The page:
By William C. Frey
Ann B. Davis was an amazing Christian and a lifelong Episcopalian. She came to visit our household community on Epiphany, 1976, and stayed for 38 years.
A few years ago the TV Land channel hosted a program honoring shows from Roots to The Brady Bunch. Polite applause followed each speech. The Brady Bunch came last, and Ann was the last cast member to speak. The audience, composed largely of other celebrities, erupted in a standing ovation lasting several minutes.
Ann was visibly stunned. I do not think she fully appreciated how powerful her image had become. Always ready with a sense of humor, a gracious response, and a common-sense solution, she seemed to be the anchor of the Brady family. And she was a wholesome role model, both on screen and off.
In her late 40s Ann had a midlife conversion experience. As she told it, when her parish in Hollywood welcomed a new rector, she thought she’d “go and catch his act.” His “act” was Bible study, and as she plunged in all the lights began to go on. As she put it, “I felt as though I had been living in a castle, but confined to one room. Now all the others are open.” During her travels she began to visit Episcopal churches and to befriend their rectors, whom she called her “Fly Fathers.”
In 1974, she planned to visit Denver for a dinner theater production, and someone suggested that she look me up. She appeared at a noonday Eucharist I was celebrating and I recognized her immediately from her years on The Bob Cummings Show. My wife, Barbara, and I had lunch with Ann, enjoyed her dinner-theater show, and became her fast friends. Afterward she would stop in Denver whenever traveling cross-country and visit for a day or two. In the summer of 1975 she accompanied our family on vacation to Mustang Island, Texas.
During my years as Bishop of Colorado, we lived in a large old downtown house with a community of people committed to the renewal of the Church. In late 1975, Ann had six months between engagements and asked if she could make a prolonged visit. Of course we said yes, and she shared a bedroom with two other single women. She had her own house in Los Angeles, but she never complained.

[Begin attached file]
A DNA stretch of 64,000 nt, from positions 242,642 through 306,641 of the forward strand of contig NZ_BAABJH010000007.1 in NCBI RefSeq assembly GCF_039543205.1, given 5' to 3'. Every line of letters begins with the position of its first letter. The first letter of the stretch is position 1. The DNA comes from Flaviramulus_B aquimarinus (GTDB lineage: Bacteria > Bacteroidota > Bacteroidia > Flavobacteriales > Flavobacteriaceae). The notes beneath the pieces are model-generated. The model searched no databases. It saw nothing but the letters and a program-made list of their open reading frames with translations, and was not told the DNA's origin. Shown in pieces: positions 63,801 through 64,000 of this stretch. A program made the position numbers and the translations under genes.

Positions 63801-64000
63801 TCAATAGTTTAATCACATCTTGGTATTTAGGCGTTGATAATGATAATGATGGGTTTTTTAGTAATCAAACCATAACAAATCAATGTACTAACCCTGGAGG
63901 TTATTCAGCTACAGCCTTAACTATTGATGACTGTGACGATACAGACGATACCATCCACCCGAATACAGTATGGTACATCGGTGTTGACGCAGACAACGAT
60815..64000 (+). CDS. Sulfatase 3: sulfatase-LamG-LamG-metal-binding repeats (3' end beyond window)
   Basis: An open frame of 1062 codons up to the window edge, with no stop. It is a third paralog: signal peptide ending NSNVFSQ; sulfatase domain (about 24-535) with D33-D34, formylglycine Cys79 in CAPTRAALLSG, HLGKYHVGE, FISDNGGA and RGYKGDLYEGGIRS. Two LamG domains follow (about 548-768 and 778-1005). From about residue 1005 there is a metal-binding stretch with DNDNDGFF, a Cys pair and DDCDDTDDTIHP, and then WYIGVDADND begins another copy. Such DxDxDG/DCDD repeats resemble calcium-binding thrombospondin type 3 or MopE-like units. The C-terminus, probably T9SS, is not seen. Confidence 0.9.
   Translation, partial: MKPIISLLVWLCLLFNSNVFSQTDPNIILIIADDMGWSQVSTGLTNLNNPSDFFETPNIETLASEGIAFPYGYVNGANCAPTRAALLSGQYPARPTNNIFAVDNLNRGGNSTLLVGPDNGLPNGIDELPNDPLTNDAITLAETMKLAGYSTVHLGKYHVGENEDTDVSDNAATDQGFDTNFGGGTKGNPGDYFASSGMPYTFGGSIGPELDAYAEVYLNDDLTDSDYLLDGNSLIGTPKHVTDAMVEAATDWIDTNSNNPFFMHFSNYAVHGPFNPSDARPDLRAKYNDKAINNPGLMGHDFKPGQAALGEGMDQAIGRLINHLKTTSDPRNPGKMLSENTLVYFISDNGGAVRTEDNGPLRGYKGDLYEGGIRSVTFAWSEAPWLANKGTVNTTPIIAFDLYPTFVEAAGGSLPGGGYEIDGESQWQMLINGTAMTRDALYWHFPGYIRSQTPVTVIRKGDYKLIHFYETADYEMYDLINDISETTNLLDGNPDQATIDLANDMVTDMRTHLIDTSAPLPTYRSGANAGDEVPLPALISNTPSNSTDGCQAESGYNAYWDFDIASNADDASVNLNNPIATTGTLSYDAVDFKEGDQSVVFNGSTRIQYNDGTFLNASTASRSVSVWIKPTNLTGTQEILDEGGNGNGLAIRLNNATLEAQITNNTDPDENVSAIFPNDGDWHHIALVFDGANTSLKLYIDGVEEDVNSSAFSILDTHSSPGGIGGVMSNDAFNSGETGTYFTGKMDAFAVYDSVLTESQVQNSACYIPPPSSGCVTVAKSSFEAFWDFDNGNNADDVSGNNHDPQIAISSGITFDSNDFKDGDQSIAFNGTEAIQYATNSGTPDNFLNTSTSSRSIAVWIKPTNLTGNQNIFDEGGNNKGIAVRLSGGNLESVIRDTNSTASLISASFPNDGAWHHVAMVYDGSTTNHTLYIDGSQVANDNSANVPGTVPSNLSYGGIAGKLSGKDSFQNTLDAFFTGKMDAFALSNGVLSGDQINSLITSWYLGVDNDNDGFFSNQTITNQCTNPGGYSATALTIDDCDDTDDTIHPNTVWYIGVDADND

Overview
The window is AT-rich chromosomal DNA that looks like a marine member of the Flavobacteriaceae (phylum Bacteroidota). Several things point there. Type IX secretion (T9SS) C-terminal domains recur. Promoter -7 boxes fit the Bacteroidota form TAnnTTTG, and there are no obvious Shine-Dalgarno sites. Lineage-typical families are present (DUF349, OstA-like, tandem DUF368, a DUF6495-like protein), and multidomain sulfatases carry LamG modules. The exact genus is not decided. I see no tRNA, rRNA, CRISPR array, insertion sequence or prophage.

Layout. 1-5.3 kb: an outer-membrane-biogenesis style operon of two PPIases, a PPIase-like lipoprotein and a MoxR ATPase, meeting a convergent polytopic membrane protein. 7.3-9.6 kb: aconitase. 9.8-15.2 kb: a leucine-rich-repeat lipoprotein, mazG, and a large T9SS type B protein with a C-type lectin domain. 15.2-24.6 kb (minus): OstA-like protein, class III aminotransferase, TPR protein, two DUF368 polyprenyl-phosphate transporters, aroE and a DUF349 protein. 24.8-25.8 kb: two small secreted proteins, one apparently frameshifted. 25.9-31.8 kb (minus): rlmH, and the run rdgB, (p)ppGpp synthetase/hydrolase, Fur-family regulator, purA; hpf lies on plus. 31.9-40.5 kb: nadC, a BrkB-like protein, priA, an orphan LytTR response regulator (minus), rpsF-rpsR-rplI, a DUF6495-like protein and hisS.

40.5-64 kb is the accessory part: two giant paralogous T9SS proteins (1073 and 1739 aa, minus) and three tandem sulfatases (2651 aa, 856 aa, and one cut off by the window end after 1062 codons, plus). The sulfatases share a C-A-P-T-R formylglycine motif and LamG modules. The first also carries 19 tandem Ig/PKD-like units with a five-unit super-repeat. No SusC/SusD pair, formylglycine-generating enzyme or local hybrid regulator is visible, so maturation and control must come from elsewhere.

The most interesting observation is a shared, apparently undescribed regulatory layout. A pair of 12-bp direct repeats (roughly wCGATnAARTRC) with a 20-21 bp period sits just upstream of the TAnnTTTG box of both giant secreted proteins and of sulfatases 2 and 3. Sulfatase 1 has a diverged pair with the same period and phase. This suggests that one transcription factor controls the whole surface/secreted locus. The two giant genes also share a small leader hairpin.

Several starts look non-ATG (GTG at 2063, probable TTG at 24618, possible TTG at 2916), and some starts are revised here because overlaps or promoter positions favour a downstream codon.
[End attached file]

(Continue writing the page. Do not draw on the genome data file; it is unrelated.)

We soon discovered some minor differences between Alice and Ann. There were five small children from three different families living in our household. Ann was uncertain about how to talk to them without a script. She soon decided to treat them as adults and that worked out well for all concerned.
At first she did not cook. The adults took turns in the kitchen, so Ann eventually learned to brown hamburger and chop vegetables. Then she always cooked tacos.
She was an immediate hit when I visited congregations in Colorado. After services, I was no longer the center of attention and could relax. When asked for autographs during these visits, she would only sign church bulletins, so that anyone who wanted to show them off had to admit that they had been to church.
After about three months it became evident to Ann and to the rest of us that she was not just visiting. She called her agent and told him not to bother her for a year. “I got a better offer,” she said. She and Barbara flew to Los Angeles to close her house and move her household items (including two Emmys) back to Denver. Never married, Ann became part of our family “like a maiden aunt,” as she put it.
She was invited to speak all over the country. Borrowing a popular joke, she told audiences that as she started reading the Bible seriously she was amazed that it contained so many passages from the Book of Common Prayer. Her talks were frank and honest. Once at a men’s gathering someone asked her about the toughest thing she had to give up in joining our household. She quickly replied, “My lover.”